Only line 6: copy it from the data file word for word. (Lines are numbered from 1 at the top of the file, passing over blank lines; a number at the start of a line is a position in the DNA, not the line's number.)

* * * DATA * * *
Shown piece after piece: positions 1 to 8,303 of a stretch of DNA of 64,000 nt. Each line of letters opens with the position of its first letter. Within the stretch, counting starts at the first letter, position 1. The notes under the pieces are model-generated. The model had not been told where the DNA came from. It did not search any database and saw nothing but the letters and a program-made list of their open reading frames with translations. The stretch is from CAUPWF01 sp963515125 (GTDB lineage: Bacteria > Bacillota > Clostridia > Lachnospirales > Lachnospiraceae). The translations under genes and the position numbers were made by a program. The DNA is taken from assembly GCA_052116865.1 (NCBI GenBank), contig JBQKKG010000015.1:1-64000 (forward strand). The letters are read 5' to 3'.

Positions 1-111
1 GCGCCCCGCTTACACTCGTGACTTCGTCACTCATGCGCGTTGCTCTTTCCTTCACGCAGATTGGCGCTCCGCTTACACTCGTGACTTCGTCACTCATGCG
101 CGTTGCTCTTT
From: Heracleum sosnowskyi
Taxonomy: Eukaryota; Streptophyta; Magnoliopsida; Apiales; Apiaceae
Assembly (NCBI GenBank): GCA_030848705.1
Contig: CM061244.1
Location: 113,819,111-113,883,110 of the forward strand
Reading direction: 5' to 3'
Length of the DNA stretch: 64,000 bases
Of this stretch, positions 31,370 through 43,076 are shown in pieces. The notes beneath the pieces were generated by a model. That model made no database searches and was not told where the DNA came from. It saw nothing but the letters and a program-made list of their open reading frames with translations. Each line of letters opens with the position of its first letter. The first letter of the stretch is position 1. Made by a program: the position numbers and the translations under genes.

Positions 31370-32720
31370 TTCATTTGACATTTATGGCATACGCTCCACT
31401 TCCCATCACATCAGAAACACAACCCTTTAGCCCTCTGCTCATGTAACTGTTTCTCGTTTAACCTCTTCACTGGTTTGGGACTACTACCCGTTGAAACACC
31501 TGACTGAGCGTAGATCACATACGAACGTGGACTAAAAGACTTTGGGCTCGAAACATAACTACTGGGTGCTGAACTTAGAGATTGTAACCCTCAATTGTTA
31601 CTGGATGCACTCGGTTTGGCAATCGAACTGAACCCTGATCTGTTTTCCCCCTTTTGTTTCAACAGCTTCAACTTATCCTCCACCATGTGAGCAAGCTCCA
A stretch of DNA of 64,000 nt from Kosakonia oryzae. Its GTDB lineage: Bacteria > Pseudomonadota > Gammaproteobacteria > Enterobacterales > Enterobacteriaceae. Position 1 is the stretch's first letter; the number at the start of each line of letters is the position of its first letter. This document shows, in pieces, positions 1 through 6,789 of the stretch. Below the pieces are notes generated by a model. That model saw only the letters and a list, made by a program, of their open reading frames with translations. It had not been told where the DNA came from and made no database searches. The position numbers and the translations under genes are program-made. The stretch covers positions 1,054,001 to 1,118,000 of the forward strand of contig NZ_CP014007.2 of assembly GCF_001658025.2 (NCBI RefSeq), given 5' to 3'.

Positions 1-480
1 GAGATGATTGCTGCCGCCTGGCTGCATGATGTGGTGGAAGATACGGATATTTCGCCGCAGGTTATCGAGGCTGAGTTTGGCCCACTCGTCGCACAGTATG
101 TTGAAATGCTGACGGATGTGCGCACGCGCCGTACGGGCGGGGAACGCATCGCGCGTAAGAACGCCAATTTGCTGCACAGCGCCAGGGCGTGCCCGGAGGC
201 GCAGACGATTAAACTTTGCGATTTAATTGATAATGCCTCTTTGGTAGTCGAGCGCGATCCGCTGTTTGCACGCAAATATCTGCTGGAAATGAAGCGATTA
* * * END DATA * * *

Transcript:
Taxonomy: Eukaryota; Streptophyta; Magnoliopsida; Apiales; Apiaceae